Surrendering Appomattox


Product Details

C&r Press
Publish Date
5.5 X 8.5 X 0.56 inches | 0.7 pounds
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About the Author

Jacob M. Appel is a physician, attorney and bioethicist based in New York City. He is the author of more than two hundred published short stories and is a past winner of the Boston Review Short Fiction Competition, the William Faulkner-William Wisdom Award for the Short Story, the Dana Award, the Arts & Letters Prize for Fiction, the North American Review's Kurt Vonnegut Prize, the Missouri Review's Editor's Prize, the Sycamore Review's Wabash Prize, the Briar Cliff Review's Short Fiction Prize, the H. E. Francis Prize, the New Millennium Writings Fiction Award in four different years, an Elizabeth George Fellowship and a Sherwood Anderson Foundation Writers Grant. His stories have been short-listed for the O. Henry Award, Best American Short Stories, Best American Nonrequired Reading, Best American Mystery Stories, and the Pushcart Prize anthology on numerous occasions. His first novel, The Man Who Wouldn't Stand Up, won the Dundee International Book Prize in 2012. Jacob holds graduate degrees from Brown University, Columbia University's College of Physicians and Surgeons, Harvard Law School, New York University's MFA program in fiction and Albany Medical College's Alden March Institute of Bioethics. He taught for many years at Brown University and currently teaches at the Gotham Writers' Workshop and the Mount Sinai School of Medicine.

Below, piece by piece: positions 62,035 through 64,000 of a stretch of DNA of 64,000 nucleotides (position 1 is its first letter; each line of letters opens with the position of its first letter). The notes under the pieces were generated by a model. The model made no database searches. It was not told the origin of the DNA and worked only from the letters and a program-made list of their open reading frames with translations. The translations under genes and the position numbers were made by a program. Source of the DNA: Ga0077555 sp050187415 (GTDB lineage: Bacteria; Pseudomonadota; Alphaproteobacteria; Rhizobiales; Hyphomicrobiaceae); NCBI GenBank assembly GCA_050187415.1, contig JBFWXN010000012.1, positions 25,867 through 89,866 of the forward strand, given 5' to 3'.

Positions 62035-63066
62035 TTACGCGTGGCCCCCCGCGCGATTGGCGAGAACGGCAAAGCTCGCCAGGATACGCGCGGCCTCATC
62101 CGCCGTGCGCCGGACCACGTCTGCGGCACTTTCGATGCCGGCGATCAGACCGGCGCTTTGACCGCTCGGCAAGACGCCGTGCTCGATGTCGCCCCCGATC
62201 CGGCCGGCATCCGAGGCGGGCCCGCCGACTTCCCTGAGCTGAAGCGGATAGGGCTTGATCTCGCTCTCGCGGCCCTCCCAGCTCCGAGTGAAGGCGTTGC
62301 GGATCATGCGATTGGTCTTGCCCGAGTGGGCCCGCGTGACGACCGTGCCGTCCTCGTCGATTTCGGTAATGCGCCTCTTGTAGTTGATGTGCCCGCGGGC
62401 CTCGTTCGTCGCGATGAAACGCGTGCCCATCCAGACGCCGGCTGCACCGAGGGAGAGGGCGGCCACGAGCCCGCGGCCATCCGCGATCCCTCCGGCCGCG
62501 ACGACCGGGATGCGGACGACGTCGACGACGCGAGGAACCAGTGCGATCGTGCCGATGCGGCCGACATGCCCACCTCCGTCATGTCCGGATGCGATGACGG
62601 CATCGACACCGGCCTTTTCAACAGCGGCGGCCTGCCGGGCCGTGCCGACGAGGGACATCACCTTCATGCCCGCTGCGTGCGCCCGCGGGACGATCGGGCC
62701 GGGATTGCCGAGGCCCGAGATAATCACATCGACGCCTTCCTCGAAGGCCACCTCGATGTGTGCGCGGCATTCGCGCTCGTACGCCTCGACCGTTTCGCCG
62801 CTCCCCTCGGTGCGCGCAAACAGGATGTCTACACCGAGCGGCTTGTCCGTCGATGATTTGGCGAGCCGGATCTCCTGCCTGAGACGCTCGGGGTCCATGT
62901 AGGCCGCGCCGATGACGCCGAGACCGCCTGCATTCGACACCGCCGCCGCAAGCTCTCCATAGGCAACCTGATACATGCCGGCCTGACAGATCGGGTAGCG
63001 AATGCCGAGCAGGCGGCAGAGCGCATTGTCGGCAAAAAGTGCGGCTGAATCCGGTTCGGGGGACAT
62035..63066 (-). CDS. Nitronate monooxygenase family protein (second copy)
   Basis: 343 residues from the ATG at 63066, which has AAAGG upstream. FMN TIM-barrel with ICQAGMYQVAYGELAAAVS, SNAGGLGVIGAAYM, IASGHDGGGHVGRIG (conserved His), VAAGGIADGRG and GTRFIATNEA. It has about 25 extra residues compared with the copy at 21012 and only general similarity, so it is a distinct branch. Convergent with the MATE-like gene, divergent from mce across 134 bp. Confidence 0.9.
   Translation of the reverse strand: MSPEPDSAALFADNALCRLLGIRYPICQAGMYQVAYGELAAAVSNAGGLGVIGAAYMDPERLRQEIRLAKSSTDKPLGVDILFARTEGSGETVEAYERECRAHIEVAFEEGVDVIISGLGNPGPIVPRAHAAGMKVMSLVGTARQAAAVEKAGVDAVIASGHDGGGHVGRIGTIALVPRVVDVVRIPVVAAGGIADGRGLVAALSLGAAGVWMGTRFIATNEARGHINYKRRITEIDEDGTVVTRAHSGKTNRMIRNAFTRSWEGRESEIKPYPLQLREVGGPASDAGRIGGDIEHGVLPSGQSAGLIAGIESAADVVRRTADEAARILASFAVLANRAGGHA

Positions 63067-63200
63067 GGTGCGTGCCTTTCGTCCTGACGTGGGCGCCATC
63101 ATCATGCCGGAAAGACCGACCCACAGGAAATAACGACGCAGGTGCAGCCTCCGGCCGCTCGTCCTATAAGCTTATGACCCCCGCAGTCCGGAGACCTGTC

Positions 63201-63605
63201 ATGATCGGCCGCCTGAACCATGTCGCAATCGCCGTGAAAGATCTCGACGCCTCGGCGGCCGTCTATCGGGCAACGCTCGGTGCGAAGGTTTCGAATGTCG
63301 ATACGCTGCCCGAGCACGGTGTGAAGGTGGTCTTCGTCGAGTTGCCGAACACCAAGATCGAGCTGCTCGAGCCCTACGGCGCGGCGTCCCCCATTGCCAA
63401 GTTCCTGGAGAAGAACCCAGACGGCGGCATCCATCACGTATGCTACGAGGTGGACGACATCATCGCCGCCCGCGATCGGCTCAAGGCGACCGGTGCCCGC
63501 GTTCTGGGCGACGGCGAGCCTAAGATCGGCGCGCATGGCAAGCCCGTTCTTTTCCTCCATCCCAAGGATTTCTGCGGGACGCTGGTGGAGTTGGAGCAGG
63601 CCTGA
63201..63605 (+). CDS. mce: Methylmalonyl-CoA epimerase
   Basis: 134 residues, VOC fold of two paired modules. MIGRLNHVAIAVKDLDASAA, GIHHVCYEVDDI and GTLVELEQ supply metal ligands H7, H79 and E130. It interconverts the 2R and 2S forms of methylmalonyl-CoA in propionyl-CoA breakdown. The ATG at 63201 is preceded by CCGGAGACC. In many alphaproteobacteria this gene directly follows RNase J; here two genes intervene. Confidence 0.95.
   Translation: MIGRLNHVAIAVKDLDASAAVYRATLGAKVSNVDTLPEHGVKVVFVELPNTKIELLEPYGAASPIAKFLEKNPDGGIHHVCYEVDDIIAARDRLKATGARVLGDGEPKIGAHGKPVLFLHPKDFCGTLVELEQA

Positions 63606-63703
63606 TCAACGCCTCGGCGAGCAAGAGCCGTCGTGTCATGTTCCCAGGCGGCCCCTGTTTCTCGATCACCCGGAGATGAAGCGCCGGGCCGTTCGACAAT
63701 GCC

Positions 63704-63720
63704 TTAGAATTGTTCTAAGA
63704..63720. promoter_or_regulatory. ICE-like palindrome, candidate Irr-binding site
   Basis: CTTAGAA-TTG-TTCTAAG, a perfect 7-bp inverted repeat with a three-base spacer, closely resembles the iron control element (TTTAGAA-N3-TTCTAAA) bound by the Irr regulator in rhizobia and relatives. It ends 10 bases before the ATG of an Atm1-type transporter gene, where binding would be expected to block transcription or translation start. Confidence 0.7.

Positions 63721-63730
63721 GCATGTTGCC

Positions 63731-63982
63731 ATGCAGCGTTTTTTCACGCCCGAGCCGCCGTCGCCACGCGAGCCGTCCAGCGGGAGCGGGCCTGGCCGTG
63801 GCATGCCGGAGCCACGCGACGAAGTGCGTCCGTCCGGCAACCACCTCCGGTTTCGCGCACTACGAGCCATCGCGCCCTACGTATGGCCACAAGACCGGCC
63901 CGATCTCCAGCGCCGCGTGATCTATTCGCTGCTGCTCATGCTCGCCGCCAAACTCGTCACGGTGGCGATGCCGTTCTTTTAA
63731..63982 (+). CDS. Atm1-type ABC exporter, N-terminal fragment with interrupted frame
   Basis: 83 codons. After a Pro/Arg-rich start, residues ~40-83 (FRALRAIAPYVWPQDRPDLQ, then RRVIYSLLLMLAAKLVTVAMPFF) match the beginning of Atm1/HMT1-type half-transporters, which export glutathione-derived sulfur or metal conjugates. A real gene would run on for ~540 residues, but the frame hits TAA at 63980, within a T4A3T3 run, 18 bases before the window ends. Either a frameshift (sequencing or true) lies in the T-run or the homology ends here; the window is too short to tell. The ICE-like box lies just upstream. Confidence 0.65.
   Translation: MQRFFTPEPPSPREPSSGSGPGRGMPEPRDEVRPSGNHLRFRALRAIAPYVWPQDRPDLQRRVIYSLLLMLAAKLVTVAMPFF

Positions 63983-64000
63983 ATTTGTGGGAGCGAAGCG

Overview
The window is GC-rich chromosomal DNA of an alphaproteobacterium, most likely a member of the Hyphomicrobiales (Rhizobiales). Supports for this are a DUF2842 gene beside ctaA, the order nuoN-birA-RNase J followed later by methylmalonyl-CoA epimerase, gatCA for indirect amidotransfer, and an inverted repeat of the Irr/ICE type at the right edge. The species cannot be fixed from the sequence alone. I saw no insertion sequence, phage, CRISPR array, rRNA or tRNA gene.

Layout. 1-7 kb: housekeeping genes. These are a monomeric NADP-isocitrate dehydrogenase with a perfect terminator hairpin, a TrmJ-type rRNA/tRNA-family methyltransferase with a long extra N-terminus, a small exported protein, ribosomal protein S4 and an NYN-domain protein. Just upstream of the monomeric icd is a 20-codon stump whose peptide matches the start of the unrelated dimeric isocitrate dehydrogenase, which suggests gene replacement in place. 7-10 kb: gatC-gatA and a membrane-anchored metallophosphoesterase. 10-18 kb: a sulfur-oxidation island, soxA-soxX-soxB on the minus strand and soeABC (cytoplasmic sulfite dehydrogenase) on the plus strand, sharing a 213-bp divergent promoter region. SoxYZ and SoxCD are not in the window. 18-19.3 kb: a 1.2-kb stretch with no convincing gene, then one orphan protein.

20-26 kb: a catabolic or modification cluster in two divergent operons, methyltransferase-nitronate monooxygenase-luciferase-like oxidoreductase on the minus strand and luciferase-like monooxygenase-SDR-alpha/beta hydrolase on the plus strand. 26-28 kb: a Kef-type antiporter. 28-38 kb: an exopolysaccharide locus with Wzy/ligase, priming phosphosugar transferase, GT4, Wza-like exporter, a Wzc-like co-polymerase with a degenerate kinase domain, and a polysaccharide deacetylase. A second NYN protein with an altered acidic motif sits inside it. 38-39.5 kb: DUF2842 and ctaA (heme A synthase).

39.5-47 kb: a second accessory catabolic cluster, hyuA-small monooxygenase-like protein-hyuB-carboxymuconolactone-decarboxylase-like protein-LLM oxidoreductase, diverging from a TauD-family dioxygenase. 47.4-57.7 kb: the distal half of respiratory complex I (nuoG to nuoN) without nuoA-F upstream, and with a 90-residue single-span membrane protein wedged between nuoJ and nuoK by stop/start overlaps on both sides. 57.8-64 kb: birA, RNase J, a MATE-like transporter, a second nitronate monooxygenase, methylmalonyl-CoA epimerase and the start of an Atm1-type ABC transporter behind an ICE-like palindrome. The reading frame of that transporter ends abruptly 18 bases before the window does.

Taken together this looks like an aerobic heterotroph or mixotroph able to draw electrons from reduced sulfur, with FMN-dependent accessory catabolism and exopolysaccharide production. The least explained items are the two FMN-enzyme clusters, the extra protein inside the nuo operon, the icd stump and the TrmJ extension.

"Combining mystery, intrigue, and satire, Appel's novel is a warning about how far our society has fallen down the rabbit hole of fake news and alternative facts."
--Robert Repino, author of Morte

"Jacob Appel's Surrender Appomattox is vivid, irreverent, funny, and provocative. Through characters as sympathetic as they are quirky, Appel poses questions about history that are particularly relevant for our present day. How do we know what we know? In an age of overwhelming information, which facts should we trust? How does history become weaponized, and to what ends? The novel's extraordinary plot will not fail to entertain you, and its insight will haunt you long after you've turned the final page."
--Lindsay Starck, author of Noah's Wife

"A genuine page-turner that somehow also manages to be laugh-out-loud funny in nearly every scene, Surrendering Appomattox captures something essential about the afflictions of American society in the age of "alternative facts." The rare combination of suspense, trenchant satire, and madcap humor is reminiscent of another diagnostic masterpiece, Graham Greene's Our Man in Havana. You don't want to miss this novel!"
--Tim Weed, author of Will Poole's Island